Israeli Prime Minister Benjamin Netanyahu and British Foreign Secretary David Cameronon held a private meeting in Jerusalem on Wednesday, the Prime Minister’s Office said.
The PMO did not divulge what was discussed during the meeting.
Ahead of Cameron’s trip, the Foreign Office in London said he would urge Netanyahu to “significantly increase the flow of life-saving aid” into the Hamas-controlled Gaza Strip and “raise concerns over the high number of civilian causalities.”
“This week, I am in the Middle East … to help build a plan to move from that pause [in the war advocated by the U.K.] to a sustainable, permanent ceasefire without a return to hostilities,” Cameron said before taking off for Tel Aviv.
“Such a plan would require Hamas to agree to the release of all hostages, Hamas to no longer be in charge of Gaza launching rocket attacks at Israel, and an agreement in place for the Palestinian Authority to return to Gaza, in order to provide governance and services and, increasingly, security,” he added.
Cameron also sat down with his Israeli counterpart, Israel Katz, on Wednesday before traveling to Ramallah in Samaria for meetings with P.A. officials, including Palestinian leader Mahmoud Abbas.
London’s top diplomat will continue to Qatar and Turkey later this week for further talks aimed at ending Israel’s war with Hamas.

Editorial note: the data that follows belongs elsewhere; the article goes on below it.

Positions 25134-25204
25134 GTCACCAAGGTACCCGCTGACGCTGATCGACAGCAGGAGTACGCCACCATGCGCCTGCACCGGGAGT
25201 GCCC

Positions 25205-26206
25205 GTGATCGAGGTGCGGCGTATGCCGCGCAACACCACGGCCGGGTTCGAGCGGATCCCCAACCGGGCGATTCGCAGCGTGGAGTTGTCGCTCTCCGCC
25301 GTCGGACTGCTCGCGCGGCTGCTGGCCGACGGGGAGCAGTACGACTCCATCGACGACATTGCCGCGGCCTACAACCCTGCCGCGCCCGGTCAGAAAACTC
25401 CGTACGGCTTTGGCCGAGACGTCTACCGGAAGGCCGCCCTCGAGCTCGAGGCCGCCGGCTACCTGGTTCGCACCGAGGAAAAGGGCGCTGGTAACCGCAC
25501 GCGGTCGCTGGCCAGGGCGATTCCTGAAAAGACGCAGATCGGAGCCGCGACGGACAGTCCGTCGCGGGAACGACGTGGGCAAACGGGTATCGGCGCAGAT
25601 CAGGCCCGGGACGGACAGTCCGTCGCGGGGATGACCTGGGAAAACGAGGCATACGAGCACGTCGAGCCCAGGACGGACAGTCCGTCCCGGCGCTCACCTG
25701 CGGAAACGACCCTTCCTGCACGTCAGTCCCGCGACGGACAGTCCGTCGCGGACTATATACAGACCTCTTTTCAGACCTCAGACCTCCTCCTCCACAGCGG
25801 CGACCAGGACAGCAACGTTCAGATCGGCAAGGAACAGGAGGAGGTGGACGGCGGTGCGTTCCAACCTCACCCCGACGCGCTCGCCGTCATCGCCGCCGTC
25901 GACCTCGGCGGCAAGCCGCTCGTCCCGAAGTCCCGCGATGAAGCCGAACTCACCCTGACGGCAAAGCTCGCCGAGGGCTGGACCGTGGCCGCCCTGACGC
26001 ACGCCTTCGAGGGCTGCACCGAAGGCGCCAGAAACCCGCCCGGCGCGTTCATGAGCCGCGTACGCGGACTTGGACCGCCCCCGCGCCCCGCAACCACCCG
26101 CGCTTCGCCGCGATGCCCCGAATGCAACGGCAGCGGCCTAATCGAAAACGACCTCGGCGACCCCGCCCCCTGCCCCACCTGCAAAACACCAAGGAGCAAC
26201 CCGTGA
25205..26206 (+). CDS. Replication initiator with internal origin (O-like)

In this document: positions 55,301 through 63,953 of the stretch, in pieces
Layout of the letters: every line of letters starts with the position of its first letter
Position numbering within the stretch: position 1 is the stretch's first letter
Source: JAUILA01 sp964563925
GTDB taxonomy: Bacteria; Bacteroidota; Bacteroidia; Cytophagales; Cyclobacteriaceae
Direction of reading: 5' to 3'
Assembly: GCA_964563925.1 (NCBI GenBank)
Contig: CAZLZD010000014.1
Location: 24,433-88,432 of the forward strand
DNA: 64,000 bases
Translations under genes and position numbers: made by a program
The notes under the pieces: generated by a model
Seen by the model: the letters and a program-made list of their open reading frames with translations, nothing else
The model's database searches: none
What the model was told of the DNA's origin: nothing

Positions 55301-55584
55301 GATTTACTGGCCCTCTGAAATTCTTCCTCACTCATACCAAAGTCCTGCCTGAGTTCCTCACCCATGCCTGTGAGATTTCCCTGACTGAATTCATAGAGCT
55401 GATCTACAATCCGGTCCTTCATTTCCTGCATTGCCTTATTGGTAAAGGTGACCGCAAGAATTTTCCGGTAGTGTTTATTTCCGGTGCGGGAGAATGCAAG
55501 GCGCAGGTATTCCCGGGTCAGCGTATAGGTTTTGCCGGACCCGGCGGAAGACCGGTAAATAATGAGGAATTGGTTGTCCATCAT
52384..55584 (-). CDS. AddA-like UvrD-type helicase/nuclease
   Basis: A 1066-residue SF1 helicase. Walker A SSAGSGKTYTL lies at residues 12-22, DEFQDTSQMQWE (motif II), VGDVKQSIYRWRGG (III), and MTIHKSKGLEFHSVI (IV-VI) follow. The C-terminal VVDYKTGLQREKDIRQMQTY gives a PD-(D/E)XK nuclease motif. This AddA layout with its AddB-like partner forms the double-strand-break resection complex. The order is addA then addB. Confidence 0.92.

Earlier this month, Cameron accused the Israel Defense Forces of possible breaches of international humanitarian law during its ongoing military operations against the terrorist group in Gaza.
Cameron claimed that some of what he had seen during the war was “deeply concerning.”
Meanwhile, British Prime Minister Rishi Sunak warned this week that any person or organization that “cannot unequivocally condemn the evil that Hamas did” on Oct. 7 has “no conscience, no morality, no decency and deserves no respect.
“I also reject any attempt to draw an equivalence between Israel’s actions and those of the terrorists who videotape their appalling crimes, who rape and murder with gratuitous zealotry,” Sunak told a Conservative Friends of Israel reception, Jewish News-U.K. reported.
“That is why this government has condemned the completely unjustified case that South Africa has brought to the International Court of Justice,” he said.
“It is sadly the case that when Israel responds to terrorism, to some people it automatically becomes the aggressor. Those people who rip down posters of hostages reveal themselves to have no humanity,” added the British premier.